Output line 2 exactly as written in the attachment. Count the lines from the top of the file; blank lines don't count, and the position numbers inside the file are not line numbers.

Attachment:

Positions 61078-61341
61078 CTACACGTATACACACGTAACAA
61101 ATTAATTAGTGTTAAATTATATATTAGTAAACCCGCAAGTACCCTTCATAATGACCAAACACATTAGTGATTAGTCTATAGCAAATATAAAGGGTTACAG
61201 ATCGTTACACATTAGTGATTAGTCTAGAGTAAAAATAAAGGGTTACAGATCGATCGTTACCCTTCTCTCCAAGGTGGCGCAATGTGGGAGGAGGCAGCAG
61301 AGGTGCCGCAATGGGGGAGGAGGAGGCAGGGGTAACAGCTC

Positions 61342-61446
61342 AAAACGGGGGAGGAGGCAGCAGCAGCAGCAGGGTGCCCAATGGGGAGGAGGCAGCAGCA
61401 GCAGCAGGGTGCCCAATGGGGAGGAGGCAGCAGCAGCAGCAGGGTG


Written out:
61078 CTACACGTATACACACGTAACAA